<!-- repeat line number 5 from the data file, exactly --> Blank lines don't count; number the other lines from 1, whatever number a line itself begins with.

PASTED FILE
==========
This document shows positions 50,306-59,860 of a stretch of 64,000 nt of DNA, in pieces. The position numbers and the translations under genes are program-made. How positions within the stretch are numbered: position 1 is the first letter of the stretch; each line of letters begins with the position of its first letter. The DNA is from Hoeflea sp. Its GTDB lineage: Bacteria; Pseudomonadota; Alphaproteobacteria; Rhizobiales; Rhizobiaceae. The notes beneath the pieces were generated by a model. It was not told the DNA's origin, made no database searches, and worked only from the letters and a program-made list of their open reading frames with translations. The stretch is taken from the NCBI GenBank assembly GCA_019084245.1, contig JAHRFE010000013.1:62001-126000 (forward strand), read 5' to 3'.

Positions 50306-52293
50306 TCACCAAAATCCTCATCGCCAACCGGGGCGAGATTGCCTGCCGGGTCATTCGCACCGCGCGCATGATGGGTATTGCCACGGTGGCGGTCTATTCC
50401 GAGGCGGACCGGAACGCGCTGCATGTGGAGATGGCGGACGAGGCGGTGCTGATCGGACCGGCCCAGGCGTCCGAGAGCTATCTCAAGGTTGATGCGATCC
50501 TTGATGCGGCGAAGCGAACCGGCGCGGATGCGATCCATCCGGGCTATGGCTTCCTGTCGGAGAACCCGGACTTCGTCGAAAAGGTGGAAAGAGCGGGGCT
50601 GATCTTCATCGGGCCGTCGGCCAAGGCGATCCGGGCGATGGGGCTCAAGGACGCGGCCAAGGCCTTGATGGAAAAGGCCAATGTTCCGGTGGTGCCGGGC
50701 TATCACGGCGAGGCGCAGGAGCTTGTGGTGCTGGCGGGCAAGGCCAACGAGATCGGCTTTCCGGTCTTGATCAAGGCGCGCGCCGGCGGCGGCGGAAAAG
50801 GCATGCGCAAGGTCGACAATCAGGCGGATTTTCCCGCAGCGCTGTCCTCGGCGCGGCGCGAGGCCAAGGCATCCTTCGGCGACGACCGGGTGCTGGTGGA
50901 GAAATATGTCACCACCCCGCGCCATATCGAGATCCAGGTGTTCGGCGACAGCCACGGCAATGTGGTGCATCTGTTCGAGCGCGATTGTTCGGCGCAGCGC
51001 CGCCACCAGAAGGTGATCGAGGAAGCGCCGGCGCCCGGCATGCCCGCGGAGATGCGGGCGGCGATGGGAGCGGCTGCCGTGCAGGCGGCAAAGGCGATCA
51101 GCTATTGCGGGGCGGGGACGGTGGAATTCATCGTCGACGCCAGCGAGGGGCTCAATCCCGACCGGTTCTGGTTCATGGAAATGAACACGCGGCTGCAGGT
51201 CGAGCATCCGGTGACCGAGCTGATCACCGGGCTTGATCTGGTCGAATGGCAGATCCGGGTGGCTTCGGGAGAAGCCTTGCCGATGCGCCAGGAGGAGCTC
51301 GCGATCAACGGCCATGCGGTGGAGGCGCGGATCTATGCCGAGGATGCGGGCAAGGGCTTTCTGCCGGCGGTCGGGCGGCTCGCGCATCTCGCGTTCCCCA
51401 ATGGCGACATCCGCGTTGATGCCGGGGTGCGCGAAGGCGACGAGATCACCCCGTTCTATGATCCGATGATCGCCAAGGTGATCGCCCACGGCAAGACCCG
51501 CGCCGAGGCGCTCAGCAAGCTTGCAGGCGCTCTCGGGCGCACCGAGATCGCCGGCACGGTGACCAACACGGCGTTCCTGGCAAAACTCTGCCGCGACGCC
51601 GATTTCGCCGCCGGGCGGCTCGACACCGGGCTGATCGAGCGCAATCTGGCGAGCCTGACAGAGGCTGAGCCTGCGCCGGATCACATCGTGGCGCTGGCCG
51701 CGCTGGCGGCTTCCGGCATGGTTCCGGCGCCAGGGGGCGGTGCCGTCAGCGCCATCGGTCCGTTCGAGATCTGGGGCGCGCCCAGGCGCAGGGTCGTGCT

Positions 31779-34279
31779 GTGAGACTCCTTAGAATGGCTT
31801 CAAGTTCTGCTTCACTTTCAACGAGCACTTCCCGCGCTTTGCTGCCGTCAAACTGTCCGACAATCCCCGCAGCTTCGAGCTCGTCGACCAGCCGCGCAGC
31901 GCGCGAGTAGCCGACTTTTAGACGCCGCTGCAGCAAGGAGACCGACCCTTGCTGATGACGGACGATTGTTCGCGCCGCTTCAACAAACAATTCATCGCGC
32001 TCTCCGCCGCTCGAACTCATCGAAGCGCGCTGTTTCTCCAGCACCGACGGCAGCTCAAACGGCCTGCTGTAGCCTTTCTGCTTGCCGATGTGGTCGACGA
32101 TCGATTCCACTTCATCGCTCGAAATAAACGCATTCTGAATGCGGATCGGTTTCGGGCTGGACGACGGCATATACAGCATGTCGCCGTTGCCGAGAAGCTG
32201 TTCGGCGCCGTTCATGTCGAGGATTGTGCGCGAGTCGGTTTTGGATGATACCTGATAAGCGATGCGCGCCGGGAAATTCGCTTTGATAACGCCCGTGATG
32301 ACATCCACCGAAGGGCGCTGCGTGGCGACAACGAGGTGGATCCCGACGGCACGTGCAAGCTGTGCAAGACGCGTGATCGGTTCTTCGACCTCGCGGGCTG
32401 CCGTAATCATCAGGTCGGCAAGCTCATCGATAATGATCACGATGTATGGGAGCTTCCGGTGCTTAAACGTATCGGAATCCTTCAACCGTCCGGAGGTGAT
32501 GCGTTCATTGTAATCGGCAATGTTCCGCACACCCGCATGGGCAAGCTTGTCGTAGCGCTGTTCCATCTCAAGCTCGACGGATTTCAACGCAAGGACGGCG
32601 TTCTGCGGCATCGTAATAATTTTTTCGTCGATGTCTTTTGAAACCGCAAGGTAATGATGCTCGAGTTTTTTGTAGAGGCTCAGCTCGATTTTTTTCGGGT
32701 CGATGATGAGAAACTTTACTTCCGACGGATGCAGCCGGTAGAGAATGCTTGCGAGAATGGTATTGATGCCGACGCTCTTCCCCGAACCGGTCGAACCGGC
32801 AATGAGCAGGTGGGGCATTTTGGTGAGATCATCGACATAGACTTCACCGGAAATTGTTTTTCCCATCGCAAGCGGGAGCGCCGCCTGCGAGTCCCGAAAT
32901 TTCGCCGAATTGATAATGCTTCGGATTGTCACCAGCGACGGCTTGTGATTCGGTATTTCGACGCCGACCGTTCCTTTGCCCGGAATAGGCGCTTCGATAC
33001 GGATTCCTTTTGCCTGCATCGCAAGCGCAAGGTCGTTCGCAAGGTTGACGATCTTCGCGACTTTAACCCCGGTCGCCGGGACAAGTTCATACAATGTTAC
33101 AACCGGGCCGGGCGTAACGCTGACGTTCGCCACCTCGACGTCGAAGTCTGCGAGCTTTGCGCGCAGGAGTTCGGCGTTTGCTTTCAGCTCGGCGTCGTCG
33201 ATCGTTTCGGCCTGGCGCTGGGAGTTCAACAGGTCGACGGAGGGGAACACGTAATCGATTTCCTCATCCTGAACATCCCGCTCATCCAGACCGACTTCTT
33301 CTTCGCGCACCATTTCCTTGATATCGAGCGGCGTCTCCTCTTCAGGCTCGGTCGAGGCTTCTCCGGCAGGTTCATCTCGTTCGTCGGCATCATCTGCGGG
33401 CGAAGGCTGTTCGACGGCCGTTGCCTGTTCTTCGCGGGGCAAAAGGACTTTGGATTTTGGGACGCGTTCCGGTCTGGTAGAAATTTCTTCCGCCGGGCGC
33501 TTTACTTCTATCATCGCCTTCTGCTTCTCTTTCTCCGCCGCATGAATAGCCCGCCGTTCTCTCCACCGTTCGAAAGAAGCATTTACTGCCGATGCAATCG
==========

50501 TTGATGCGGCGAAGCGAACCGGCGCGGATGCGATCCATCCGGGCTATGGCTTCCTGTCGGAGAACCCGGACTTCGTCGAAAAGGTGGAAAGAGCGGGGCT